MELBOURNE (Reuters) - Organisers of the Australian Open on Tuesday ruled out reducing the men s tournament at the Grand Slam to best-of-three sets due to players inability to train at required level amid the strict COVID-19 quarantine rules.
A total of 72 players are currently not allowed to leave their hotel rooms for 14 days after some passengers on three charter flights to Australia tested positive for COVID-19 infections.
The rest of the players, who travelled by 14 other charter flights from across the world, are allowed five hours daily outside their hotel rooms to spend on preparing for the year s first tennis major from Feb. 8-21.
Some players and pundits have said they feared the lack of training activities could make athletes vulnerable to injuries during the Grand Slam and called on organisers Tennis Australia to consider reducing the men s event from best-of-five sets.
"A few players came up with the idea to bring it down to three sets this time, which I think would make a lot of sense," Japanese player Taro Daniel told the Herald Sun.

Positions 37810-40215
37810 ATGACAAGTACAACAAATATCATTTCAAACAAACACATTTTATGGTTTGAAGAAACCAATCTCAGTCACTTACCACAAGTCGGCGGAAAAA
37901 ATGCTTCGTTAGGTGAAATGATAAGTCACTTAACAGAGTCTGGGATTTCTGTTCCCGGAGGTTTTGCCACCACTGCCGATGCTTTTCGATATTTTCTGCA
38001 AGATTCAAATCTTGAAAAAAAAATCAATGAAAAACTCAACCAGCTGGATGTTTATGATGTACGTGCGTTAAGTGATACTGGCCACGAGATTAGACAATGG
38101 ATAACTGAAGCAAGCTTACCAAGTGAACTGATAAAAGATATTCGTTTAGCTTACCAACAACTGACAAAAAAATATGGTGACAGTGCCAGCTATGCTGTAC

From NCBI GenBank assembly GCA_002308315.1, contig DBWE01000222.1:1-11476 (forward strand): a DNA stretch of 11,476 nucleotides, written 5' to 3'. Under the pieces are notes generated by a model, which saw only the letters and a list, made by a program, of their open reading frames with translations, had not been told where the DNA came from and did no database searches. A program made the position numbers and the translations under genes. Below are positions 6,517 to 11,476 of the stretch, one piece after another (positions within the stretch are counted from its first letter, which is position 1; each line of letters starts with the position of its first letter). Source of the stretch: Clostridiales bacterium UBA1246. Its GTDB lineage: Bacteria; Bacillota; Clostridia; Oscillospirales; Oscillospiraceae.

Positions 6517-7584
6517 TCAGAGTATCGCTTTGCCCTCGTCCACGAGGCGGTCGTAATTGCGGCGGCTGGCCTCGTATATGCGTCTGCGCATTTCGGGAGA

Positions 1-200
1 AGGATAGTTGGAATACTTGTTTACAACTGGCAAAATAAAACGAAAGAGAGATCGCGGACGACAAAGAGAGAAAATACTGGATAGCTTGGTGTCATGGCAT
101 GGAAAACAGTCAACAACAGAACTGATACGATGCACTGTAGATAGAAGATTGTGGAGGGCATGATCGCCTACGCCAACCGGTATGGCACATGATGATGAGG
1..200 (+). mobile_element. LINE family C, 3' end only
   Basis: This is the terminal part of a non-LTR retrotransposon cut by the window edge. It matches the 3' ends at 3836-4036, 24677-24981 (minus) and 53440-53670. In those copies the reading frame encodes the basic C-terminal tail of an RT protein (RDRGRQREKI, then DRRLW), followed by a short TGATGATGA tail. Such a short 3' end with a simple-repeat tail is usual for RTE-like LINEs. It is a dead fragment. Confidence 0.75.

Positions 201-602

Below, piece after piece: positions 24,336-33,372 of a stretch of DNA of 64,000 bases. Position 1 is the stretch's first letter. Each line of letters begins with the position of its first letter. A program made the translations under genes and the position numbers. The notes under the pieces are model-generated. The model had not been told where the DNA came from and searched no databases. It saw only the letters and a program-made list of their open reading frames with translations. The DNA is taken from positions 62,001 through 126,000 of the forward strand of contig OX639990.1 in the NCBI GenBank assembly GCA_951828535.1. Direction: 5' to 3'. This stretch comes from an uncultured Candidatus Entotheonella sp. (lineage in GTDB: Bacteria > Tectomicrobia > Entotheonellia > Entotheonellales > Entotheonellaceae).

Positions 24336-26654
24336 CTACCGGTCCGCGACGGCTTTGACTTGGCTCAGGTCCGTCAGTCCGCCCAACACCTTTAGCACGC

"Because even for guys who are able to train these two weeks, it s not optimal training. You re limited to two hours a day and one hour of gym – so five sets would be pretty brutal this time.
"I have no idea if they ll be able to do it or not, but I think perhaps they should."
Australian Open chief Craig Tiley rejected the call.
"We re a Grand Slam at the end of the day and right now, three out of five sets for the men and two out of three sets for the women is the position we plan on sticking to," Tiley told the Nine Network on Tuesday.
While the majority of players are isolating in Melbourne, top players like Novak Djokovic, Rafa Nadal, Dominic Thiem, Serena Williams, Naomi Osaka and Simona Halep have travelled to Adelaide to quarantine and play an exhibition event.
Tiley denied accusations of preferential treatment for top players and said the organisers will try to help those affected by the positive cases on their flights.
There will be no changes to the Australian Open dates, however, but leadup events, scheduled to start from Jan. 31, could be pushed back.
"Two or three days could make a massive difference because then players could come out and have five maybe, maybe close to six days of extra preparation," Tiley told reporters.